The art installation, which is made up of over 2,000 book covers, was created by Nancy Gifford and originally housed at the Museum of Contemporary Art
The new art installation titled “Lament” is the first artwork to be featured in the UCSB Library for a year from January 2016 until January 2017, composed of over 2,000 book covers to serve as a tribute to the declining use of physical books.
“Lament” is a 10-by-32 foot art installation located on the first floor of the new addition to the UCSB Library. The art piece was formally presented at the library grand opening ceremony and was complemented by a song composed by Heena Yoon, a UCSB graduate student, and a dance choreographed by Christina McCarthy, UCSB’s professor of modern dance.
Rebecca Metzger, assistant university librarian for outreach and academic collaboration, said when she first observed Nancy Gifford’s “Lament” at the Museum of Contemporary Art in downtown Santa Barbara, she thought it would be “perfect” to display in the newly opened library for the year.
“Usually we actually don’t keep our artwork up for a whole year, but with ‘Lament’ we really wanted to sort of have it be this signature piece that was there for our entire grand opening year,” Metzger said.
Metzger said the space “Lament” currently occupies will be transformed into other art installations from various artists after this year.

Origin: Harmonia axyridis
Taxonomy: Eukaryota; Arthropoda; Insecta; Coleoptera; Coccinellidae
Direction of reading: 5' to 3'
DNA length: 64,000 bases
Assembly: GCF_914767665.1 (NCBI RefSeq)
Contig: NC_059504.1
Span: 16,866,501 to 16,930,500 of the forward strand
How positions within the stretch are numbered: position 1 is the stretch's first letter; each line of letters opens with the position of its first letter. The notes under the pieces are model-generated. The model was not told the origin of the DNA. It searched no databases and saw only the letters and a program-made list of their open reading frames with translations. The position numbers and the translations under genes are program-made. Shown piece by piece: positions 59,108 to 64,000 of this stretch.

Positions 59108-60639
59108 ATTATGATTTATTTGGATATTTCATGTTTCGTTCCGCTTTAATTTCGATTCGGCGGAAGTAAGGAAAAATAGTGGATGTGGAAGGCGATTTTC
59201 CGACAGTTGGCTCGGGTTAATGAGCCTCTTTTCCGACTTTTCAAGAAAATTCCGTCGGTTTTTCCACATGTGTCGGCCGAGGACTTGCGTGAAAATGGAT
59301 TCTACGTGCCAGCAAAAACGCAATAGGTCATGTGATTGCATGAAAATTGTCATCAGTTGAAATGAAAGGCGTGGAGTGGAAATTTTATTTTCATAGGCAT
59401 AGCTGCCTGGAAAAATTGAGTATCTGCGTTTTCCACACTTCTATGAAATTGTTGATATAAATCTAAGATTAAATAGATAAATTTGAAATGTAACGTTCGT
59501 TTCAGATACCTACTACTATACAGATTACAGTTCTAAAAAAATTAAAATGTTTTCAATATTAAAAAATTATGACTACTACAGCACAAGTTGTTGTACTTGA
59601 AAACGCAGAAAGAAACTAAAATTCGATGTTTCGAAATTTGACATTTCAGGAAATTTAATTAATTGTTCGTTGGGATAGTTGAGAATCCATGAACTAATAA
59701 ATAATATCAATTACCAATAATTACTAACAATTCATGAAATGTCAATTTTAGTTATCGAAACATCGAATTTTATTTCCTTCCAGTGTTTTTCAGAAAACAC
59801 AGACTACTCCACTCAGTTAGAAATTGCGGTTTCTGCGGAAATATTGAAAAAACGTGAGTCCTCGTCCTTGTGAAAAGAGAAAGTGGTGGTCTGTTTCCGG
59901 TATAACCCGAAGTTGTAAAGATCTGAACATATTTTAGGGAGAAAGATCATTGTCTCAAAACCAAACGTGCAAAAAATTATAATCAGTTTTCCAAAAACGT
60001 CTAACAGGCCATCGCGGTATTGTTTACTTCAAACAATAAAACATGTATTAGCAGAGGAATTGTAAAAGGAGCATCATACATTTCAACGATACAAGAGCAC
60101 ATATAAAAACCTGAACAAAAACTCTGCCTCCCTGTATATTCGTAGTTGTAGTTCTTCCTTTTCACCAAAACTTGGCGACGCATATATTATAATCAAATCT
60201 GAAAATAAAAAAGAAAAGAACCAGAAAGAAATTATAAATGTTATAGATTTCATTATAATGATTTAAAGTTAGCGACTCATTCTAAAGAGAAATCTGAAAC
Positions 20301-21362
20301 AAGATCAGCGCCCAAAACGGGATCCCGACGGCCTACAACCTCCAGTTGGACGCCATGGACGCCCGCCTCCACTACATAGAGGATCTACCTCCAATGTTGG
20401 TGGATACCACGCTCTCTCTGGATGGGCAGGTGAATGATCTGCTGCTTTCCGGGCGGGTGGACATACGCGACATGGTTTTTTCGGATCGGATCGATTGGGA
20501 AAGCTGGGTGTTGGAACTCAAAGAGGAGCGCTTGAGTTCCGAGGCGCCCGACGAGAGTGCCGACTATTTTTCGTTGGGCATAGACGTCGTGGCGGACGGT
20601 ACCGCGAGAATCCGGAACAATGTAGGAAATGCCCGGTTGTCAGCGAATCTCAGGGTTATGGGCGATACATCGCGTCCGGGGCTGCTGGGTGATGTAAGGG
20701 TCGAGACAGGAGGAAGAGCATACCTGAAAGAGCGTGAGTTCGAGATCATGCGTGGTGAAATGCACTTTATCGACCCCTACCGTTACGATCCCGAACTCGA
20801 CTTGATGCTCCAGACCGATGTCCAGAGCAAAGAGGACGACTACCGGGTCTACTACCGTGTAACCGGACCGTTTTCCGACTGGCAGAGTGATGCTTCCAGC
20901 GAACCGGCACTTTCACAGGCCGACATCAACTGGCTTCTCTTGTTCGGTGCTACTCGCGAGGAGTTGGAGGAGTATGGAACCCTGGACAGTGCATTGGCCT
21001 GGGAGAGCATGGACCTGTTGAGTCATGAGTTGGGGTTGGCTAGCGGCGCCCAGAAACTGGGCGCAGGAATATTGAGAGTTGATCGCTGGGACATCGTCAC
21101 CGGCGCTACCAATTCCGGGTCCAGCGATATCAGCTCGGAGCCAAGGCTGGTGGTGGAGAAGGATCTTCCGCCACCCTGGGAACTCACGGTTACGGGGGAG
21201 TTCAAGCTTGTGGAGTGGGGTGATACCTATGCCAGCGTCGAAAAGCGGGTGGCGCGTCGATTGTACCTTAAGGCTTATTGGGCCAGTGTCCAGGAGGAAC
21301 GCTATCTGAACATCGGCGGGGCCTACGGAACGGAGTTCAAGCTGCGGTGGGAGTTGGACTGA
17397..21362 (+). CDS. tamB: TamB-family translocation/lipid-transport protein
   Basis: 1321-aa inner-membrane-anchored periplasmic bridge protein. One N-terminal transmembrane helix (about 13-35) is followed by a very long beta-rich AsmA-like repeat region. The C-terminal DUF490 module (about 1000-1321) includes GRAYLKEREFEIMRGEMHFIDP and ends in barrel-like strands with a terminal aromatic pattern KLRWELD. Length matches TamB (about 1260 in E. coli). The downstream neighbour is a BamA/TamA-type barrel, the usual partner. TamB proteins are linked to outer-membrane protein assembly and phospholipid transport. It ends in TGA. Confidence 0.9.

“We’re calling that space the Mountain Gallery, and we’re open to receiving exhibition proposals from students, from faculty, from curators, from artists who want to show their work in that space,” Metzger said.
Nancy Gifford, “Lament” artist, said she enjoyed the dance and music piece performed at the library grand opening ceremony to complement her work.
“When a piece of art inspires other forms of art,” Gifford said. “They performed the whole thing in front of the piece at the opening, and that was really beautiful.”
Anastasia McCammon, a third-year dance and art history major, said she performed at the ceremony and enjoyed how the dance was different from others she has participated in because it incorporated speaking and improvisation.
“We were all enthralled,” McCammon said. “We seriously spent most of the rehearsal just deciphering and remarking at the tiny little details, amusing placements and hidden messages of the collage of books, pages, images and bindings. It is incredible how well the mural fit into what our dance aimed to portray.”
Heena Yoon, a third-year composition major Ph.D. candidate, said she “fell in love” when she first saw the artwork and sees it as a visual embodiment of the musical piece she was working on.
“I wanted the piece to be an homage to great books and music pieces past and present,” Yoon said. “To be presented by dancers and live musicians right here and now, and to be remembered by the audience throughout their future, not as ‘Heena Yoon’s music’ but as ‘Oh I saw a fun music-dance-theater piece, and it reminded me of the storybooks I loved.’”
Gifford said she appreciates the unexpected positive responses to her work she received in person and in her comments book despite the work being a “requiem” for books.
“I looked through [the comments book] a couple weeks ago and I was really moved by all the comments,” Gifford said. “I was very moved by all the things, even the comments that weren’t positive — it doesn’t matter, it’s still a dialogue that’s going on about books, which is what the whole point of it is.”
A version of this story appeared on page 1 of the Thursday, January 21, 2016 print edition of the Daily Nexus.